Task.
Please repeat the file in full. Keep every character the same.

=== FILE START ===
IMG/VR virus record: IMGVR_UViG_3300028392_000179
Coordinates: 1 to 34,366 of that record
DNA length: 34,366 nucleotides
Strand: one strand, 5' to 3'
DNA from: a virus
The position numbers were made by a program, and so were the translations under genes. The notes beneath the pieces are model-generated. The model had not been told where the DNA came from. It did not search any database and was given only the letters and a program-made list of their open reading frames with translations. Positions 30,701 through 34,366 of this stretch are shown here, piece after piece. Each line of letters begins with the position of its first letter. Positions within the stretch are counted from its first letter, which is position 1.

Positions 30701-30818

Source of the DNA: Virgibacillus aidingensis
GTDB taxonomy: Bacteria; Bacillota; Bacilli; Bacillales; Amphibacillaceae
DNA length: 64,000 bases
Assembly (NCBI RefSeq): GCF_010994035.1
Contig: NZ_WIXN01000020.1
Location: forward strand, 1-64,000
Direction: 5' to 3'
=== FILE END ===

IMG/VR virus record: IMGVR_UViG_3300028392_000179
Coordinates: 1 to 34,366 of that record
DNA length: 34,366 nucleotides
Strand: one strand, 5' to 3'
DNA from: a virus
The position numbers were made by a program, and so were the translations under genes. The notes beneath the pieces are model-generated. The model had not been told where the DNA came from. It did not search any database and was given only the letters and a program-made list of their open reading frames with translations. Positions 30,701 through 34,366 of this stretch are shown here, piece after piece. Each line of letters begins with the position of its first letter. Positions within the stretch are counted from its first letter, which is position 1.

Positions 30701-30818

Source of the DNA: Virgibacillus aidingensis
GTDB taxonomy: Bacteria; Bacillota; Bacilli; Bacillales; Amphibacillaceae
DNA length: 64,000 bases
Assembly (NCBI RefSeq): GCF_010994035.1
Contig: NZ_WIXN01000020.1
Location: forward strand, 1-64,000
Direction: 5' to 3'